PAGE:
Oslo/Kongsvinger, Norway — A total of 1.41 million tonnes of hazardous waste were sent for approved treatment in 2015 – an increase of around 75 per cent compared to 2003. In comparison, gross domestic product (GDP) and the population has only increased by 21 and 14 per cent respectively in the same time period. Thus, the general trend is that hazardous waste sent to approved treatment is relatively high compared to the growth in the economy and population in general.
Around 31 per cent of the approved waste treatment was recovered, i.e. either recycled (14 per cent) or energy recovered (17 per cent). The remaining 69 per cent was disposed of. Hazardous waste exports are included in the 1.41 million tonnes to approved treatment, but imported amounts are not. Thus, the figures on approved treatment comprise only hazardous waste generated in Norway.
Export of hazardous waste decreased 22 per cent
Hazardous waste contains both health and environmentally hazardous substances. Thus, it is important to ensure that as much as possible of the hazardous waste is subject to proper treatment in order to avoid harming people’s health and the environment. In addition to the 1.41 million tonnes to approved treatment, there will normally also be some hazardous waste that goes to unknown treatment. However, Statistics Norway has decided not to publish 2015 data yet, as the methodology is under revision and will be updated.
After several years of growing hazardous waste exports, Norway had almost a 22 per cent decrease in exported amounts in 2015 compared to the year before, with an export of 220 000 tonnes. Simultaneously, Norway imported 260 000 tonnes of hazardous waste from abroad; up 48 per cent compared to the year before.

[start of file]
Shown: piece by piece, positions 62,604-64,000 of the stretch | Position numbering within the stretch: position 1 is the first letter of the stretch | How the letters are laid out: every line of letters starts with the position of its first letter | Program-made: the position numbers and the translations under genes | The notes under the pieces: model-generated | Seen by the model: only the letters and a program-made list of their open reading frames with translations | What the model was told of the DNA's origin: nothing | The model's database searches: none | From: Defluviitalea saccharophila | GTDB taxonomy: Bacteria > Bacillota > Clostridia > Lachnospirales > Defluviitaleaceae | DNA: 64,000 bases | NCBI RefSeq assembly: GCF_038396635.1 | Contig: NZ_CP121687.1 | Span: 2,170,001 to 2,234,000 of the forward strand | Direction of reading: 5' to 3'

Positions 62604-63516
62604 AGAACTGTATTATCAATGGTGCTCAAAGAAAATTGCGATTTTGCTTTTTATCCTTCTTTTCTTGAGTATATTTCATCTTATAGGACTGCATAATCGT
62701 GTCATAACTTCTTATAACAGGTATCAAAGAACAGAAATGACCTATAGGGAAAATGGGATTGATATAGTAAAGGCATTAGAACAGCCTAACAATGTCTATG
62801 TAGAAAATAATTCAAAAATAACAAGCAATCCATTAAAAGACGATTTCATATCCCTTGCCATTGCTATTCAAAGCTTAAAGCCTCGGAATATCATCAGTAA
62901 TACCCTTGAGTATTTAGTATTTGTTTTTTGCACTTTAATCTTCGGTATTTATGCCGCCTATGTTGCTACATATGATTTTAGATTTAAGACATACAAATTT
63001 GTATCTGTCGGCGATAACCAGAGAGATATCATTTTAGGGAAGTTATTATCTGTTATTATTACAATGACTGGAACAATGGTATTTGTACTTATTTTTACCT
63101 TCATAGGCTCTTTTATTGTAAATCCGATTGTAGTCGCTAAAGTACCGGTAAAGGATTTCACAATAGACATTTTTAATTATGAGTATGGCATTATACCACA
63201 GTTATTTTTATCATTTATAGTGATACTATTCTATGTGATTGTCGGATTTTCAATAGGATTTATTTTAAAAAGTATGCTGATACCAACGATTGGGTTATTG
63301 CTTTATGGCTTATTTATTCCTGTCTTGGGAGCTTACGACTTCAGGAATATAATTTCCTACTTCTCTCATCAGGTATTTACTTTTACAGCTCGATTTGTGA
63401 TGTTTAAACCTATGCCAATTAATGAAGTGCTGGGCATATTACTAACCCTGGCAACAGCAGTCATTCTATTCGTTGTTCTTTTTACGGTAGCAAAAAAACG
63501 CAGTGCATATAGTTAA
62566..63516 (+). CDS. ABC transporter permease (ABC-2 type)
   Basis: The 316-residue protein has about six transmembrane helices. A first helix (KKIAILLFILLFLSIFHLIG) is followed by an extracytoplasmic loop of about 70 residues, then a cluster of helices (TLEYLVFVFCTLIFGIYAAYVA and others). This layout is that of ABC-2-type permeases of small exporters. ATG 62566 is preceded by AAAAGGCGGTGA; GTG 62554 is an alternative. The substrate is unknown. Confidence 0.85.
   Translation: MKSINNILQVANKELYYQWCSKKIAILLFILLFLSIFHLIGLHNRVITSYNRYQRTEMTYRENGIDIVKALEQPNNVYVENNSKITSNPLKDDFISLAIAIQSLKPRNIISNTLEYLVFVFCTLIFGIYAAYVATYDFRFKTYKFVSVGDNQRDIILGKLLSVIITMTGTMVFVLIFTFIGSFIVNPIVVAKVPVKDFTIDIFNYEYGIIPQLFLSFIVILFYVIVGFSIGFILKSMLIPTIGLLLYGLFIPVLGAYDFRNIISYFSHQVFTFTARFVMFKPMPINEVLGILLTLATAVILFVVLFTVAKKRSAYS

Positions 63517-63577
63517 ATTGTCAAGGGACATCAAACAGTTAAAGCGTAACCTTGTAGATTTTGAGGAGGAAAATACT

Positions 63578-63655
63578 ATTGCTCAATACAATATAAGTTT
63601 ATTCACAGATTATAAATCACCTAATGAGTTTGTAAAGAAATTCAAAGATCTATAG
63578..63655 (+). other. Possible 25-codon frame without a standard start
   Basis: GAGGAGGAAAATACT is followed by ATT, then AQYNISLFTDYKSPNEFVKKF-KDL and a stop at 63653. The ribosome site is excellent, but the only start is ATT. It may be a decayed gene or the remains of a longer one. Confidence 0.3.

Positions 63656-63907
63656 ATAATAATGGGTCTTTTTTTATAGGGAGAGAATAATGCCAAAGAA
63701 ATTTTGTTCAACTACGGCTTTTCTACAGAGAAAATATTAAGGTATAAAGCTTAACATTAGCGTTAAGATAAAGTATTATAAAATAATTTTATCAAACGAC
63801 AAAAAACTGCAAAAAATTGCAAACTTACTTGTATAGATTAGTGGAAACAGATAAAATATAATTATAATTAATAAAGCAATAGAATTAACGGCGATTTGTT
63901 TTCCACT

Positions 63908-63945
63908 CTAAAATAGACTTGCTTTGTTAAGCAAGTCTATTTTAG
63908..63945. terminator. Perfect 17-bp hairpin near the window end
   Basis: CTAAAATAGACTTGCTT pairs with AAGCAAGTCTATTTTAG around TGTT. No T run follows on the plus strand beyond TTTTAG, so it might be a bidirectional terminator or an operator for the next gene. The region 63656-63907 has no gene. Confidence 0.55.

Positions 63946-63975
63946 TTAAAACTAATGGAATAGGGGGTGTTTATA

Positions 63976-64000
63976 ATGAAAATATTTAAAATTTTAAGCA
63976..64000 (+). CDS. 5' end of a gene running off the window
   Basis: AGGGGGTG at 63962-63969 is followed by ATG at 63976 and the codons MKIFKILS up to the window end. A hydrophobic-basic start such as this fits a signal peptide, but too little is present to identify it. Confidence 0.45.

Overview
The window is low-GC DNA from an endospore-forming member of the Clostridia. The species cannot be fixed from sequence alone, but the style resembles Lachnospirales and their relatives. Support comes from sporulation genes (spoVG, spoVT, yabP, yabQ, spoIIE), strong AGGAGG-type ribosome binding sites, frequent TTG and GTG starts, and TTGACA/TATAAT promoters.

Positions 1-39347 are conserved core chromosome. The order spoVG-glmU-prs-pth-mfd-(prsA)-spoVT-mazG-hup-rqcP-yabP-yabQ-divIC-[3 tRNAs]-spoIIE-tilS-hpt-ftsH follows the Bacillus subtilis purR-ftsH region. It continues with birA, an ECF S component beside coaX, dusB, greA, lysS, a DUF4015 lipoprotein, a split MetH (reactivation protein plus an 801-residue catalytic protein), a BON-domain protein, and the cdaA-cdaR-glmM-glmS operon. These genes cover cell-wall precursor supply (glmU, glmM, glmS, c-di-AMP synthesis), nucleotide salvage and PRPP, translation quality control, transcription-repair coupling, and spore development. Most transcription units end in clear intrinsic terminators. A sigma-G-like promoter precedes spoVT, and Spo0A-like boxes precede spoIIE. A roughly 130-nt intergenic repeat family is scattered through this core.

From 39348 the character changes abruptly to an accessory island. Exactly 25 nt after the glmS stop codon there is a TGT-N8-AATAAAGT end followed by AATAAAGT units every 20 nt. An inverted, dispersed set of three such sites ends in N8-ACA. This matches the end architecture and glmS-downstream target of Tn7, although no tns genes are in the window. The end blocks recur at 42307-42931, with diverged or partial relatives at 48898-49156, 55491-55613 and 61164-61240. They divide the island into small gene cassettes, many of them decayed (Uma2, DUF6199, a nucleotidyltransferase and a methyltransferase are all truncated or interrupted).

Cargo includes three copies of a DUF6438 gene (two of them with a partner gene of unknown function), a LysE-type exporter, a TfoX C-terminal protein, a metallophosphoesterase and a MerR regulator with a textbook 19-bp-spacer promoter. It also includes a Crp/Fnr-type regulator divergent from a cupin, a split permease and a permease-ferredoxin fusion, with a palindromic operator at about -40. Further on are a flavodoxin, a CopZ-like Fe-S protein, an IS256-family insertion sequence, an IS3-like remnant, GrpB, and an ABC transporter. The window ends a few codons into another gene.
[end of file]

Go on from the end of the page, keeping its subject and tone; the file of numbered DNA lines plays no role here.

Imports are dominated by waste containing heavy metals destined for landfilling in Norway, but also in part used oil for incineration. Exports, on the other side, are mainly made up of various types of oil-containing hazardous waste, process water and heavy metal-containing waste. Import and export of hazardous waste requires approval from the authorities in order to ensure proper treatment in the receiving country.
Oil and heavy metal-containing waste dominate
In 2015, oil-containing waste was the dominant group of hazardous waste, with around 510.000 tonnes sent to approved treatment. The next biggest group was heavy metal-containing waste, constituting around 470.000 tonnes.
Oil-containing waste mostly encompasses waste from oil drilling activities on the Norwegian shelf, while heavy metal-containing waste consists of metal hydroxyl sludge, slag, dust and ashes from the manufacturing industry, as well as CCA-impregnated wood, batteries and used sand from grit blasting.
Manufacturing industries sent 540.000 tonnes of hazardous waste for approved treatment in 2015, including treatment in their own facilities. This makes up around 38 per cent of all hazardous waste in Norway that year. Another main contributor – with almost 330.000 tonnes – is the mining and quarrying industry, which includes oil extraction activities.
It has been estimated that households accounted for around 47.000 tonnes of hazardous waste sent for approved treatment in 2015 (based on declarations of hazardous waste). On average, this constitutes around 9 kilo per person. Impregnated wood, paint residues and waste oil constitute the main components.
Less hazardous waste from Svalbard
The amount of hazardous waste from Svalbard varies from year to year. In recent years, between 100 and 300 tonnes of hazardous waste have been sent annually for approved treatment. In 2015, the amount originating from Svalbard was 120 tonnes, a reduction of 28 per cent compared to the year before. Hazardous waste from the island is transported to the mainland for treatment there. Oil-containing waste constituted almost 77 per cent of all hazardous waste from Svalbard.
Source: Statistics Norway